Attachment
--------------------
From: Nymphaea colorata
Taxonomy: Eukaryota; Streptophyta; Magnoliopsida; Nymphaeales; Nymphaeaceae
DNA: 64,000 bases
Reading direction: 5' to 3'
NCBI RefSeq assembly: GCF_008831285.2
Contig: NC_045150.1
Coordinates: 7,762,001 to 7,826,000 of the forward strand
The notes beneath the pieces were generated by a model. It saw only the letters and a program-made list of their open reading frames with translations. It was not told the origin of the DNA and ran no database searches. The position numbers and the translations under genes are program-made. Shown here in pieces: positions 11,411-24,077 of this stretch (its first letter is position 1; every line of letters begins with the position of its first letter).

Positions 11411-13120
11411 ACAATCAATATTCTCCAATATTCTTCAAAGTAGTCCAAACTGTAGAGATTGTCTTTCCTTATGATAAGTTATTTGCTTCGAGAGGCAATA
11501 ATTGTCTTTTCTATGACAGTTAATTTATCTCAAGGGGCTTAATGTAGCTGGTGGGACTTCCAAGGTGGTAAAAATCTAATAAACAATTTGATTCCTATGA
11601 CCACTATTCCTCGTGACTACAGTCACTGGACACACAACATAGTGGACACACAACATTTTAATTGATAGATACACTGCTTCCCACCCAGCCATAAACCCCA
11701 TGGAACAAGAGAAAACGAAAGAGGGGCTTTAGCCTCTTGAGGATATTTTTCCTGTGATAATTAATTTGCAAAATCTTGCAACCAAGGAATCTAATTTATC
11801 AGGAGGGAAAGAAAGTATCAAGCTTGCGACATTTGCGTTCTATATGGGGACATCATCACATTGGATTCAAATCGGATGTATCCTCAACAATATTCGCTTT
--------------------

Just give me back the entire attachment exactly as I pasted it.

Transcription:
From: Nymphaea colorata
Taxonomy: Eukaryota; Streptophyta; Magnoliopsida; Nymphaeales; Nymphaeaceae
DNA: 64,000 bases
Reading direction: 5' to 3'
NCBI RefSeq assembly: GCF_008831285.2
Contig: NC_045150.1
Coordinates: 7,762,001 to 7,826,000 of the forward strand
The notes beneath the pieces were generated by a model. It saw only the letters and a program-made list of their open reading frames with translations. It was not told the origin of the DNA and ran no database searches. The position numbers and the translations under genes are program-made. Shown here in pieces: positions 11,411-24,077 of this stretch (its first letter is position 1; every line of letters begins with the position of its first letter).

Positions 11411-13120
11411 ACAATCAATATTCTCCAATATTCTTCAAAGTAGTCCAAACTGTAGAGATTGTCTTTCCTTATGATAAGTTATTTGCTTCGAGAGGCAATA
11501 ATTGTCTTTTCTATGACAGTTAATTTATCTCAAGGGGCTTAATGTAGCTGGTGGGACTTCCAAGGTGGTAAAAATCTAATAAACAATTTGATTCCTATGA
11601 CCACTATTCCTCGTGACTACAGTCACTGGACACACAACATAGTGGACACACAACATTTTAATTGATAGATACACTGCTTCCCACCCAGCCATAAACCCCA
11701 TGGAACAAGAGAAAACGAAAGAGGGGCTTTAGCCTCTTGAGGATATTTTTCCTGTGATAATTAATTTGCAAAATCTTGCAACCAAGGAATCTAATTTATC
11801 AGGAGGGAAAGAAAGTATCAAGCTTGCGACATTTGCGTTCTATATGGGGACATCATCACATTGGATTCAAATCGGATGTATCCTCAACAATATTCGCTTT